The fountain of youth may only be a myth, but a drug called l-deprenyl might make a believer of many pet owners..Deprenyl Animal Health Inc. (NASDAQ:DAHI) has found that injectedl-deprenyl can extend the life span of laboratory rats by 25 percentand retard specific degenerative bodily processes normallyassociated with aging, including decreasing ability to learn, loss ofmuscle tissue and declining reproductive performance..Independent tests conducted on dogs at the University of Torontohave confirmed that the drug retards aging symptoms, according toDavid Stevens, president of DAHI. The Kansas City company is aspinoff of Deprenyl Research Ltd. (DRL) of Toronto.."We're not viewing these results as an increase in life span,"Stevens told BioWorld. "Rather, we consider this to be a slowdown inthe predictable degeneration associated with age, an increase inhealth span, if you will.".L-deprenyl is produced and supplied to DAHI by the Hungariancompany Chinoin Pharmaceutical and Chemical Works Co. Ltd., whichholds U.S. and Canadian process patents for the drug. SomersetPharmaceuticals Inc. is Chinoin's licensee for human applications inthe United States, where the drug has orphan drug status as anadjunctive therapy in humans for the treatment of late-stageParkinson's disease,.L-deprenyl functions by blocking the production of monoamineoxidase-type B. MAO-B degrades the vigor-maintaining centralnervous system regulators, including the chemical dopamine.."Since the Parkinson's disease therapy tests were done on dogs,we've had a head start on animal product trials," said Stevens, whohopes to have a product to market in two to three years. "The onlyremaining tests required for FDA pre-marketing approval are theminimal efficacy trials, where we determine the correct dosage.".The company is uncertain about the size of the market, Stevens said,but "our market research shows that at least 10 percent of the 55million U.S. dog owners would be interested in this product.".He said the company is also investigating l-deprenyl's beneficialeffects on cats and horses. However, Stevens said no research onhumans is currently planned, though DAHI has applied for worldwidepatents on all future human uses of the drug..Stevens acknowledges that large pharmaceutical companies such asEli Lilly & Co. and Hoffmann La Roche have investigated developing l-deprenyl as a treatment for brain disorders, including Lou Gehrig'sand Alzheimer's diseases. But so far, he said, no other company iscurrently developing an animal product similar to DAHI..The company has applied for a U.S. patent for application of l-deprenyl in mammals..Deprenyl Animal Health Inc. is owned primarily by DRL, which owns41 percent of DAHI stock. Twenty percent of DAHI stock is owned bya group of 10 Canadian investors, including Dr. Morton Shulman, co-chairman of the board of DRL and chairman and chief executiveofficer of DAHI. Smaller investors hold an additional 10 percent.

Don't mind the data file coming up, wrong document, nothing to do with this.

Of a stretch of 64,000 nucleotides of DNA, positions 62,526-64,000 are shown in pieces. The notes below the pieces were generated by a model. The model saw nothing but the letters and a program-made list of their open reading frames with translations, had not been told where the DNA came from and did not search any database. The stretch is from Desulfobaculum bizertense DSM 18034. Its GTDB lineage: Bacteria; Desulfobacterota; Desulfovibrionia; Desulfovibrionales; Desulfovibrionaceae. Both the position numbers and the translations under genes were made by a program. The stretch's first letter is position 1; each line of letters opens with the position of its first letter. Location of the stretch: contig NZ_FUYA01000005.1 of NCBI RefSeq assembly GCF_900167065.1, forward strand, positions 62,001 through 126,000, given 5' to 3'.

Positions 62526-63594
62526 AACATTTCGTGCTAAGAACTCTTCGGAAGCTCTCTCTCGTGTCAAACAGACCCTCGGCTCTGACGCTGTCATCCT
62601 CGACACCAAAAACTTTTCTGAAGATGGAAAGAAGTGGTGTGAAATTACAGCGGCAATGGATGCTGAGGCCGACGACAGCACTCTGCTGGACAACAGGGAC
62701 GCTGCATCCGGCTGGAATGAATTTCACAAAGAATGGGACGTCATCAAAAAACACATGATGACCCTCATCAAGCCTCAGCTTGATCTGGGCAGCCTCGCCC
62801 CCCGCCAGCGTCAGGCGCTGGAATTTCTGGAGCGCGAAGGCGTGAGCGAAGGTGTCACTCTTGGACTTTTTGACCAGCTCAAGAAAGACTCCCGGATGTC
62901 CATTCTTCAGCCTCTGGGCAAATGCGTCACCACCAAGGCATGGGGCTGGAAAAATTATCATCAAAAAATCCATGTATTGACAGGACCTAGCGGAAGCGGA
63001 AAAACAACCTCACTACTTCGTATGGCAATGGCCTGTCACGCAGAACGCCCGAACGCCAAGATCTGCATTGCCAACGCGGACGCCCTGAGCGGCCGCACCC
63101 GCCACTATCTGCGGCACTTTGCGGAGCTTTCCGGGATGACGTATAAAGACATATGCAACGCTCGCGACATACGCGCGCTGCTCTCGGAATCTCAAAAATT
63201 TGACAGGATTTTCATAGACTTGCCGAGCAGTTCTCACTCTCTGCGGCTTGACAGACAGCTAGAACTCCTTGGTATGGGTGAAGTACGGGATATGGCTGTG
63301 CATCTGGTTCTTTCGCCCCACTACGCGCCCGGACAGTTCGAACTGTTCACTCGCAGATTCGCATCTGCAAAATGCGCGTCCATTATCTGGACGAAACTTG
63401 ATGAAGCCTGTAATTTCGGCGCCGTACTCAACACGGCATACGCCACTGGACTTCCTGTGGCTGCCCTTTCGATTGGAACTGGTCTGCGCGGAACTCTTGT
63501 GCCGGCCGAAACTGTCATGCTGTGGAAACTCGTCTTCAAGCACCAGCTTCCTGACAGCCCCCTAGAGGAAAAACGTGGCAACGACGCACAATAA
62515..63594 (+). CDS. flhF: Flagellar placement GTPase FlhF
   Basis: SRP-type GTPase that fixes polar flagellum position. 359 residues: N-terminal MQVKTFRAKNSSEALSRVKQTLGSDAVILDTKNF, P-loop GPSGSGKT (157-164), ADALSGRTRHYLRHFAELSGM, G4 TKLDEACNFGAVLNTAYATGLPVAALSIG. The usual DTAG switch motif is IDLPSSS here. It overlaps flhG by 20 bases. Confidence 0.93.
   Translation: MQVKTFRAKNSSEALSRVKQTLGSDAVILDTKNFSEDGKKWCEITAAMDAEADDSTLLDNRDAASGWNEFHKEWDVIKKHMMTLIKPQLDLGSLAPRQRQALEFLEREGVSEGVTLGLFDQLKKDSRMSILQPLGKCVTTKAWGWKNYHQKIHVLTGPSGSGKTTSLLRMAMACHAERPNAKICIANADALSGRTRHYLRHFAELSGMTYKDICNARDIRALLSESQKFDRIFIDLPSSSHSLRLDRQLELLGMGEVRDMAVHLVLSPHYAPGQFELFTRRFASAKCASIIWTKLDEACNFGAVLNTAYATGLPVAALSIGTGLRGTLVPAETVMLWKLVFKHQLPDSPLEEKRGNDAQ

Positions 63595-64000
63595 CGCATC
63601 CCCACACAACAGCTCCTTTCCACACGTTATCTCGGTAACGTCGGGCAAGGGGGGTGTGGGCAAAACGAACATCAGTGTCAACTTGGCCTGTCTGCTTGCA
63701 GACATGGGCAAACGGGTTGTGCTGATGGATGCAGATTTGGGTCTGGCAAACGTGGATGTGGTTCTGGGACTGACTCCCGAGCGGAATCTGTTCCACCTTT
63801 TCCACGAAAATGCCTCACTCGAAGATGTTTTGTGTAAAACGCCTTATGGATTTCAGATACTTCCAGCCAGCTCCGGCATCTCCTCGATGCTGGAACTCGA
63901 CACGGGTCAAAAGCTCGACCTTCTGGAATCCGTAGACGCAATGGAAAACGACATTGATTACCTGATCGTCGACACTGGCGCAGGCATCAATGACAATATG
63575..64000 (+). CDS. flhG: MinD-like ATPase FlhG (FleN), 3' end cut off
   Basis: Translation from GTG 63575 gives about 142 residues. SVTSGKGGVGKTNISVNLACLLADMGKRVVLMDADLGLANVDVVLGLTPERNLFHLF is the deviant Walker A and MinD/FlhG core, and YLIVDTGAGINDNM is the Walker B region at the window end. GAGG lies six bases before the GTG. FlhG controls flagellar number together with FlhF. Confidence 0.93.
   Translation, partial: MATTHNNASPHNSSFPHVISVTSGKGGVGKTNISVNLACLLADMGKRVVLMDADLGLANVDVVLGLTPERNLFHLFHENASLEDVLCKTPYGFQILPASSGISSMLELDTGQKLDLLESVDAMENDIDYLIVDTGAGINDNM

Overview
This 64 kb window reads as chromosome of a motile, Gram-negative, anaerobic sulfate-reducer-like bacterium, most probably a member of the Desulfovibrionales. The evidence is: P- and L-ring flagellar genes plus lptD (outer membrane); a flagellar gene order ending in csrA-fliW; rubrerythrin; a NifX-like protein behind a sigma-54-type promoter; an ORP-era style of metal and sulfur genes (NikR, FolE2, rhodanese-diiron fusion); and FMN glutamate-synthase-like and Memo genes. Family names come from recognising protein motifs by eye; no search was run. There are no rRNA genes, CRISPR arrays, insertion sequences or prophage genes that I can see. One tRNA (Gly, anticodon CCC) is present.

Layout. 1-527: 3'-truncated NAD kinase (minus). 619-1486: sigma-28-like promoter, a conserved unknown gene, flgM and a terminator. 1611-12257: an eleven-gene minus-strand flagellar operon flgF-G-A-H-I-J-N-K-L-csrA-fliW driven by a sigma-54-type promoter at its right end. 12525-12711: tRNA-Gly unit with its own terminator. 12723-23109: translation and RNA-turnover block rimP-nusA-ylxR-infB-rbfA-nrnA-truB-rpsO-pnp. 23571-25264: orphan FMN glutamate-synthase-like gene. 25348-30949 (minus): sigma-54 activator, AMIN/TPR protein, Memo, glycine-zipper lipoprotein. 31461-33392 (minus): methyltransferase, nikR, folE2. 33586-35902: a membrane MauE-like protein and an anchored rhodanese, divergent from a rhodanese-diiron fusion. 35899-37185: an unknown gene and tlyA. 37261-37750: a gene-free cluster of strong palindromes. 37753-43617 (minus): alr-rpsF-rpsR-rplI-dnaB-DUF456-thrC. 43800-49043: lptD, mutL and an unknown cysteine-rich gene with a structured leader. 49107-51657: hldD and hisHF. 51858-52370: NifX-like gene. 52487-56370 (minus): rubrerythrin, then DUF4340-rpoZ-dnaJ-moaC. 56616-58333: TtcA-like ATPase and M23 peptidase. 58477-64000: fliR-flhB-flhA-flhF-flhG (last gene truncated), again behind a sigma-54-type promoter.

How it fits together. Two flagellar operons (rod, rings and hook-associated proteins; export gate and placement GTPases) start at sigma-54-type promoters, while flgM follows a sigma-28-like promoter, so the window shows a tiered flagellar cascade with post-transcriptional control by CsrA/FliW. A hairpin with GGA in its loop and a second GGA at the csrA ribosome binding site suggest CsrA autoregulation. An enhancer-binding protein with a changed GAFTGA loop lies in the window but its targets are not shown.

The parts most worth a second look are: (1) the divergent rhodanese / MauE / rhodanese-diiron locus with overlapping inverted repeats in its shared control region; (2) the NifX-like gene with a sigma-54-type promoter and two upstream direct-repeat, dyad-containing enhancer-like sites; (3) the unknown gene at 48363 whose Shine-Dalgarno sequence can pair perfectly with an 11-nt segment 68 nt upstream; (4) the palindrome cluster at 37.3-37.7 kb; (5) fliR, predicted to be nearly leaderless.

-- Jeff Hutkoff Special to BioWorld
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